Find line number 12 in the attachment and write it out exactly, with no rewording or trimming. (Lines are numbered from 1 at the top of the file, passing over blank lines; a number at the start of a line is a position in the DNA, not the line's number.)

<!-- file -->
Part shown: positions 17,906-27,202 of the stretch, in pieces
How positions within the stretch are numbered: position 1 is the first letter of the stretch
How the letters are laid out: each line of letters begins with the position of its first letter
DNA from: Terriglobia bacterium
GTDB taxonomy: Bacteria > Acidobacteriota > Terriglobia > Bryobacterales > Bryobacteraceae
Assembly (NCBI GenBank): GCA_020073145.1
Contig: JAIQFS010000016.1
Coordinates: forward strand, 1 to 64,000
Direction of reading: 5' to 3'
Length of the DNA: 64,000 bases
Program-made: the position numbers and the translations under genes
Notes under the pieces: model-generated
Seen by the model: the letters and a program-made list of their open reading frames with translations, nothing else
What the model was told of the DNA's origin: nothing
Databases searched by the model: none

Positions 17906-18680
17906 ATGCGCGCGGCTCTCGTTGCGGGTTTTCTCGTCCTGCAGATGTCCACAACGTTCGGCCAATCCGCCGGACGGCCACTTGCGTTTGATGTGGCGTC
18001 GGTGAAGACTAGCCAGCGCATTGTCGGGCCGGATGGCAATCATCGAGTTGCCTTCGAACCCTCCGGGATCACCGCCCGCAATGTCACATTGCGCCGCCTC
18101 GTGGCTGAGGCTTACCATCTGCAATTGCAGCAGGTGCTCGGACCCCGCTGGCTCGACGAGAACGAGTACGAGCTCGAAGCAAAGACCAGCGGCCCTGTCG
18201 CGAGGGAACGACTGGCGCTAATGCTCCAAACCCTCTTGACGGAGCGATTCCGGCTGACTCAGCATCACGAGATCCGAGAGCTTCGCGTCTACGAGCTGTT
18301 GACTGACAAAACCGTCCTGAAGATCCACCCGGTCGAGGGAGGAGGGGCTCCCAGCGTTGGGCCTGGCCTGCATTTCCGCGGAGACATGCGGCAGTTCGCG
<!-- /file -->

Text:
Notes under the pieces: model-generated